For the last 7 years or so I have helped with the liturgy for the Easter Vigil at my parish. I love helping with this liturgy. Their is so much going on! Baptisms, confirmations, first communions and the history of the the Church all rolled into one. When I went to my first Vigil some 10 years ago it was the beauty and drama that caught my attention.
The church was filled with flowers and banners and the choir was singing “Horse and chariots are cast into the sea!” and the night starts outside with a fire. Even to a secular eye their is allot going on – I remember thinking “this is like a Cecil B DeMille movie or an opera!”
The history of the world unfolds in the readings. Present day new Catholics are welcomed into the church. The culmination of the last three days is given its context.
But their is such paradox and depth and mystery. Every year I try to understand it more.
Their is always something that surprises me in this liturgy, this year it is the line from the Exulet.
O happy fault, O necessary sin of Adam, which gained for us so great a Redeemer! Most blessed of all nights, chosen by God to see Christ rising from the dead!
Happy fault and necessary sin?
I went on line to read Pope Francis’ homily for Easter Vigil to look for insight. He speaks of the surprises too, but he speaks of the surprise of the women as they entered to tomb.
“We can imagine their feelings as they make their way to the tomb: a certain sadness, sorrow that Jesus had left them, he had died, his life had come to an end. Life would now go on as before. Yet the women continued to feel love, the love for Jesus which now led them to his tomb. But at this point, something completely new and unexpected happens, something which upsets their hearts and their plans, something which will upset their whole life: they see the stone removed from before the tomb, they draw near and they do not find the Lord’s body. It is an event which leaves them perplexed, hesitant, full of questions: “What happened?”, “What is the meaning of all this?” (cf. Lk 24:4). Doesn’t the same thing also happen to us when something completely new occurs in our everyday life? We stop short, we don’t understand, we don’t know what to do. Newness often makes us fearful, including the newness which God brings us, the newness which God asks of us. We are like the Apostles in the Gospel: often we would prefer to hold on to our own security, to stand in front of a tomb, to think about someone who has died, someone who ultimately lives on only as a memory, like the great historical figures from the past. We are afraid of God’s surprises.”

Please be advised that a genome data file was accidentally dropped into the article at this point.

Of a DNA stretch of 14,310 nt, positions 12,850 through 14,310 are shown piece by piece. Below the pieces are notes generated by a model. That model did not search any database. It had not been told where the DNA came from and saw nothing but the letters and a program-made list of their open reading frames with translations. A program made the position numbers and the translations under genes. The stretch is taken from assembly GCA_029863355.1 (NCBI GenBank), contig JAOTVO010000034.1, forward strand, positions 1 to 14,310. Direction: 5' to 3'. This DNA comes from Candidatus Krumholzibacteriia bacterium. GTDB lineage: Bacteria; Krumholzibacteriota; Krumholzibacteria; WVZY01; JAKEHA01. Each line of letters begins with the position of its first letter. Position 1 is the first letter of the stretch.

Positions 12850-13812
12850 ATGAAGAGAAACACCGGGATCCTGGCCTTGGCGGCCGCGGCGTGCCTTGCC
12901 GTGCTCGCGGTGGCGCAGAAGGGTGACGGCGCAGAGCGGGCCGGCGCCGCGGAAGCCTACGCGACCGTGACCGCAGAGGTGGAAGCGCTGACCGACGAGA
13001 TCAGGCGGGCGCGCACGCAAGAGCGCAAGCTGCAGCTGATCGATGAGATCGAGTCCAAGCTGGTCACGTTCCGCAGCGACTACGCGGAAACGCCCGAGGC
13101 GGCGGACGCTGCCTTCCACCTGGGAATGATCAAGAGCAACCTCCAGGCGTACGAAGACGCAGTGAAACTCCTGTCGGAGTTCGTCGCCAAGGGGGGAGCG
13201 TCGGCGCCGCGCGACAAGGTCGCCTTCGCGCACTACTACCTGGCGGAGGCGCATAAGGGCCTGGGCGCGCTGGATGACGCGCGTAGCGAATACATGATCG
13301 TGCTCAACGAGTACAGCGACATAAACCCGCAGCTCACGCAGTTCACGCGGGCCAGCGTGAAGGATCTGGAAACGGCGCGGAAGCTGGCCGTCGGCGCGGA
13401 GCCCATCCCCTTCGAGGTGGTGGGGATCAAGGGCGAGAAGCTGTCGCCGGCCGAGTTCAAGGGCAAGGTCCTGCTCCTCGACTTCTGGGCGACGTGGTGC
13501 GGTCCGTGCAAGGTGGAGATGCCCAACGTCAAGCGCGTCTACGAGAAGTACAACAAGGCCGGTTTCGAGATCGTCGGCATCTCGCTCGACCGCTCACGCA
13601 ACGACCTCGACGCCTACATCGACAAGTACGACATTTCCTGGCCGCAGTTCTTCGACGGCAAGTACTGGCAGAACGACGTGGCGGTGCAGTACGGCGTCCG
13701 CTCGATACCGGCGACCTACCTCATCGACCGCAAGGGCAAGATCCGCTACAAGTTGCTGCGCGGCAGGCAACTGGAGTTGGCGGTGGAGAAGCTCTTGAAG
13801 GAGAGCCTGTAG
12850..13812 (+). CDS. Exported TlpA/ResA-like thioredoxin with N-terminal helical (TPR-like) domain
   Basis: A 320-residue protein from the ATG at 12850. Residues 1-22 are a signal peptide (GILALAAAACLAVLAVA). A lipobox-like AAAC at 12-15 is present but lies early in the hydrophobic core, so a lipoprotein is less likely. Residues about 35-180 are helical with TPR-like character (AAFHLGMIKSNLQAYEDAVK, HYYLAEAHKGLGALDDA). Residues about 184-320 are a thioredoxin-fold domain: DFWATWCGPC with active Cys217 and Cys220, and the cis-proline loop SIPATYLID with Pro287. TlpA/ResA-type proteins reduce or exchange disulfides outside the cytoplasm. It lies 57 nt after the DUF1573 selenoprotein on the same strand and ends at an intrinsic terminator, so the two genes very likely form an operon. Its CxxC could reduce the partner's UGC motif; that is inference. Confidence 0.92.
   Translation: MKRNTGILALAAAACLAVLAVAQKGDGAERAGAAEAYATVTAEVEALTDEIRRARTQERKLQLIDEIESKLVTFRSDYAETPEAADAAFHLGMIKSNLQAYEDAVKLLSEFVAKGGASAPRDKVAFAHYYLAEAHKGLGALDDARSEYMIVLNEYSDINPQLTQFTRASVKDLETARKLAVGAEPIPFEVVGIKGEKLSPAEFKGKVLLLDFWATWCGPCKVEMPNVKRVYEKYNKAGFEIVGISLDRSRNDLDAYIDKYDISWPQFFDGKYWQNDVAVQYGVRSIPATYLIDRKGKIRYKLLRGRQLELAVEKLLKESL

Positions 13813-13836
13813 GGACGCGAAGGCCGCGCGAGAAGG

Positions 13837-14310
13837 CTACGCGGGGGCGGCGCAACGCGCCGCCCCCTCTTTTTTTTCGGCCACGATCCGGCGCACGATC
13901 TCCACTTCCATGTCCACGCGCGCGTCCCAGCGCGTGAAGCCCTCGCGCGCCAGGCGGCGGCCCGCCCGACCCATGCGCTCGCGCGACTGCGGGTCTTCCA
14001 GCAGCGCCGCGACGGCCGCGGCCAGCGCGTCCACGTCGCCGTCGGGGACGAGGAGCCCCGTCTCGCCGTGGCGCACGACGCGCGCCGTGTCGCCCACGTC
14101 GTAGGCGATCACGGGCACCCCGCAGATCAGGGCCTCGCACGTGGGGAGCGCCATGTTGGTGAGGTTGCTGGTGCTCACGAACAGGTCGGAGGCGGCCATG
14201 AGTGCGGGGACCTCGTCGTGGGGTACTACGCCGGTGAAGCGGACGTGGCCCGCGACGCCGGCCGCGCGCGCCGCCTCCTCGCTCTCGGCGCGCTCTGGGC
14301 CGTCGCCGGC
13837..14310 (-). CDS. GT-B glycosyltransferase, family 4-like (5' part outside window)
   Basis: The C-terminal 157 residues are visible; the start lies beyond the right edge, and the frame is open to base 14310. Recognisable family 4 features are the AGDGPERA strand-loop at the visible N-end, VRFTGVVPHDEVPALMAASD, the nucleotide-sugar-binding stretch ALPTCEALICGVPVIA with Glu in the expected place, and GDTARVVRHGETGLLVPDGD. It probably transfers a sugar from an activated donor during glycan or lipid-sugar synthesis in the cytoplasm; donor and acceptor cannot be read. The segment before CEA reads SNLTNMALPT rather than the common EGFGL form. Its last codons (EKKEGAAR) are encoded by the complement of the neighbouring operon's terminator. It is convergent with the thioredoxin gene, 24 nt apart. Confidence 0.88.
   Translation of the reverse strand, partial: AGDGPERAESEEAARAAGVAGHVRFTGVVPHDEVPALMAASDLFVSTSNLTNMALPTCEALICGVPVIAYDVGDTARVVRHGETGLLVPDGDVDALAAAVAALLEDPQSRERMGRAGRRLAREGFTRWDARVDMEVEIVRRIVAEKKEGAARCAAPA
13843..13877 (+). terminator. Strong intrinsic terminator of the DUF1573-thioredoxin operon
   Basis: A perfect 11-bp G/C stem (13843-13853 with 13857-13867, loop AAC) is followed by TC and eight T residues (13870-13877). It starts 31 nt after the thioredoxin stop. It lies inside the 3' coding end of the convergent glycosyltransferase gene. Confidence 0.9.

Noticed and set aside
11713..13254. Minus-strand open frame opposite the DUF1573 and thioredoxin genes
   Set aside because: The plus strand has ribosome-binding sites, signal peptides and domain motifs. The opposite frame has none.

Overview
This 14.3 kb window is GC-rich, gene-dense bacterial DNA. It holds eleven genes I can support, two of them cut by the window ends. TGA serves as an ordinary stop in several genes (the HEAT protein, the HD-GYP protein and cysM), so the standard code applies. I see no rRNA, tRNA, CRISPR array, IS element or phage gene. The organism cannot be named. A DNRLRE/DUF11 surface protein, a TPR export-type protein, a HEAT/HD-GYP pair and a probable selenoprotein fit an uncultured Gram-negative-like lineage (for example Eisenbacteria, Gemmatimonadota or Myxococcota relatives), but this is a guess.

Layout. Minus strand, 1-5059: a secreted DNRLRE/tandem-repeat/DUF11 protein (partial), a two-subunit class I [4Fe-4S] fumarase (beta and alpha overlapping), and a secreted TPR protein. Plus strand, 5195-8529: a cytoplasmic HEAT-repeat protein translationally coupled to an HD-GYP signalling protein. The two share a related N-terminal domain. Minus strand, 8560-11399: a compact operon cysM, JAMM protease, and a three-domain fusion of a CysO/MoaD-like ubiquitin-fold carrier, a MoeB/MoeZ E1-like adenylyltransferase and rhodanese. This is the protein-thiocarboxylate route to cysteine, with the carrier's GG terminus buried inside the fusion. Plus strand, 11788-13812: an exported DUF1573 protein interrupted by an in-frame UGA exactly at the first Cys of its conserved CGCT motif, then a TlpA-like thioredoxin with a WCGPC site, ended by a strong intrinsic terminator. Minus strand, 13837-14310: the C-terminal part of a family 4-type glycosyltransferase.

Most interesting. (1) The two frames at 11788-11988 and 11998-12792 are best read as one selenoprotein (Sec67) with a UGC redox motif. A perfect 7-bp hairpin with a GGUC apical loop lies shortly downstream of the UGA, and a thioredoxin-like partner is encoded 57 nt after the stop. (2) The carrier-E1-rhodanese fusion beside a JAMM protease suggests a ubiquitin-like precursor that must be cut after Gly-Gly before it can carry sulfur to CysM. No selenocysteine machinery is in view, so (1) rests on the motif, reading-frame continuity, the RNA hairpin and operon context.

I understand the fear – the fear of newness. When I come on the unexpected I become fearful. I want to control and if I can’t control the situation I usually lash out at those closes to me. When I left the Easter Vigil on Saturday night (well close to Sunday morning) My plans were set for the next day. Family to church in the morning, Easter brunch at my sister’s house followed by driving my children back to their respective colleges.
But something unexpected happened.
My husband got a call in the middle of the night. His father was dying and he left to be at his bedside. Suddenly, our world turned topsy turvy.
My father in law died on Easter in the afternoon. Pope Francis words came to me.
“We are like the Apostles in the Gospel: often we would prefer to hold on to our own security, to stand in front of a tomb, to think about someone who has died, someone who ultimately lives on only as a memory, like the great historical figures from the past. We are afraid of God’s surprises.”
The Easter Vigil, like every Mass is meant to remind us,
“Why do you look for the living among the dead? He is not here; but has risen” (Lk 24:5-6)
As I tried to find the words to comfort my mother-in-law and my husband, those words of the angels came to mind.
This isn’t the blog post I intended to write. Things happened and we deal with the unexpected.
A little about my father in law.
Bob was once asked to a tryout for the Yankees baseball team, but declined the invite because of various complications. I think their were times in his life that he regretted that he didn’t try.
In the last few days of my father-in-law’s life he was asked, “Bob, if you get better what are you looking forward to doing?”
In those moments when a person is ill and the life here and our past seems to merge in our minds, Bob replied “Play Ball.”
The days and months ahead will be filled with grieving for Bob. The thought though comes to mind that if we truly believe the Easter story, we wouldn’t be sad.
If we believe in the resurrection Bob will get to “Play ball.”
Eternal rest grant unto them, O Lord, and let perpetual light shine upon them. May the souls of the faithful departed, through the mercy of God, rest in peace. Amen.